Thursday, May 26, 2011

Clouds shroud view of Endeavour launch -- yet again

I set my iPhone on the grass and let it record the launch.

This is my only decent shot of Endeavour before it hit the clouds.

These altocumulus clouds were so low that the people at the Launch Complex 39 press site only had a few moments to watch Endeavour. The most interesting part was how the sun shining against the contrail cast a shadow onto the top of the cloud deck.

This panorama shows how the arcing contrail was mirrored onto the top of the mackerel sky.

Even though I was close -- 3 miles from the launch pad -- shuttle Endeavour lifted off and disappeared above a thick cloud deck.

For the previous shuttle launch, I was 40 miles south when I saw a few seconds of fire from Discovery's rocket boosters, then nothing. People watching at Kennedy Space Center, however, saw the whole eight-minute show.

This time, the people 40 miles to the south saw the whole thing while I -- stationed at the closest possible viewing location -- once again received only a few seconds of joy.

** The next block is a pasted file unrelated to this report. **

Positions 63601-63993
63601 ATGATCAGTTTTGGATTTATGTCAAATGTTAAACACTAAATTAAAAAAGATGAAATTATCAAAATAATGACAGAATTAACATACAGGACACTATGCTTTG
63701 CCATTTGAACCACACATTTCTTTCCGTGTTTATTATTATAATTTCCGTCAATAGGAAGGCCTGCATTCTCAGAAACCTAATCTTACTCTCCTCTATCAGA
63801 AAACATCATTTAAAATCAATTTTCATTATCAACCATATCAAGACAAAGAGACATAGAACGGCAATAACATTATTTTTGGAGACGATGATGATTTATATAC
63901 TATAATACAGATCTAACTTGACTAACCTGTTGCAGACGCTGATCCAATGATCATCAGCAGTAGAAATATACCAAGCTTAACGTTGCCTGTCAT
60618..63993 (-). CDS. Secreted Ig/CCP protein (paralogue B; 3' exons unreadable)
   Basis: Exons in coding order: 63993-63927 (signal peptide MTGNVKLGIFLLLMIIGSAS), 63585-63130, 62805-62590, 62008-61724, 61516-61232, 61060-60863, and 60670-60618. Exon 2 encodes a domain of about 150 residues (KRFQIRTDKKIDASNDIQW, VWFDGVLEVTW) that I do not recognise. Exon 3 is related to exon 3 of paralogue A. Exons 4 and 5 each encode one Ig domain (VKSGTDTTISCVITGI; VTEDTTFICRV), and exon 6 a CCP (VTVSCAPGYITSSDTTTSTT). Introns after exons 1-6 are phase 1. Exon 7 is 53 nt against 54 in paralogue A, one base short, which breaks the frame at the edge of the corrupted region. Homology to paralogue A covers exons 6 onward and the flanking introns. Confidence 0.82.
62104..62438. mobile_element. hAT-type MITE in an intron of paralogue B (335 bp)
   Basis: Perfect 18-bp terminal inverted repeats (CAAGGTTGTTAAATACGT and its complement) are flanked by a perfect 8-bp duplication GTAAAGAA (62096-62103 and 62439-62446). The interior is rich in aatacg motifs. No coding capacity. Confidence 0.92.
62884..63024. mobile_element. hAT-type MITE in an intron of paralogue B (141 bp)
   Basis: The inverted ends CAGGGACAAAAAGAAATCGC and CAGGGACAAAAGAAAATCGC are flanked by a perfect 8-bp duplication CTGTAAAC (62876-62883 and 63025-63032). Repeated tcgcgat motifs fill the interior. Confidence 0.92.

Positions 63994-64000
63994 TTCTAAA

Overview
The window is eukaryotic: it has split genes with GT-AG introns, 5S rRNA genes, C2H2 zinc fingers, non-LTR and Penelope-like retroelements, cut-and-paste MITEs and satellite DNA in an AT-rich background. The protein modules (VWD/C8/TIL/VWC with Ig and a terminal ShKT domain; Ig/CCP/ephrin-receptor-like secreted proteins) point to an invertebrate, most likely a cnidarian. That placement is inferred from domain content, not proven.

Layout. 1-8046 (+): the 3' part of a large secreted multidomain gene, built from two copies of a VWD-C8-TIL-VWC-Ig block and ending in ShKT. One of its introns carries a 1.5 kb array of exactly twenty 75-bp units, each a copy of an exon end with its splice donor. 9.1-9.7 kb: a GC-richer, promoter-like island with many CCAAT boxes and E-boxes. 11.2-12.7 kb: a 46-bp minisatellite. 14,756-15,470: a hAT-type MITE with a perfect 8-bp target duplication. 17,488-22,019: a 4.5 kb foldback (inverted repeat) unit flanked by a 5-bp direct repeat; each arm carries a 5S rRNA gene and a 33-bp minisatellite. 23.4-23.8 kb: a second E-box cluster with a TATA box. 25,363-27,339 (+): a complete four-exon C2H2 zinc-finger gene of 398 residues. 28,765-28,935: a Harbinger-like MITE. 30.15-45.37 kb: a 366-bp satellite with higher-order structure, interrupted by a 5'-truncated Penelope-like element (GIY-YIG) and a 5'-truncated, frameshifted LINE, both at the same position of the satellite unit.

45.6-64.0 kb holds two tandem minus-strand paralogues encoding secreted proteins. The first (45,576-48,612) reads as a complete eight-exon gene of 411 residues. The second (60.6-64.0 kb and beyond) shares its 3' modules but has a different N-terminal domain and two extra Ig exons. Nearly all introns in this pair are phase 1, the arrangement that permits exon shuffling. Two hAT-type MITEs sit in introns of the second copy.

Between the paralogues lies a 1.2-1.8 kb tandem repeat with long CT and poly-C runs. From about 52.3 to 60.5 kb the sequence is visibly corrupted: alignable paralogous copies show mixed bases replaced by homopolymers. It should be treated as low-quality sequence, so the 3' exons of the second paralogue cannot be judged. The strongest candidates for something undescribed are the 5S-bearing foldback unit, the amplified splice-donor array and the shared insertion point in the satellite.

But I should be comforted by the knowledge that most people have never and will never get the opportunity to get as close to the shuttle that I did during the NASA "tweetup."

I took several shots before the launch, including this one of a nearly full moon setting behind the CBS News building at the press site.

These were fellow participants in the NASA tweetup who had attended the scrubbed launch attempt in late April. That's when the astronauts were headed to the launch pad and did a U-turn in their Astrovan after officials declared an electrical problem on Endeavour.

Astronauts waved to the tweeps.

Venus and Jupiter rose on the eastern horizon just before the sun started to come up.

The launch pad was illuminated through dawn, with some thick clouds far offshore.

With this photo, I tried to show the brilliance of Endeavour's launch pad and the conjunction of Venus and Jupiter, which are reflected on the water.

This body of water, of course, is the known as the Turn Basin.

The countdown went well, and Endeavour lifted off.

One of the tweeps used an iPad to take pictures of the liftoff, which gave me a chuckle.

With clouds obstructing our view of Endeavour, I just took photos of the clouds that Endeavour made.

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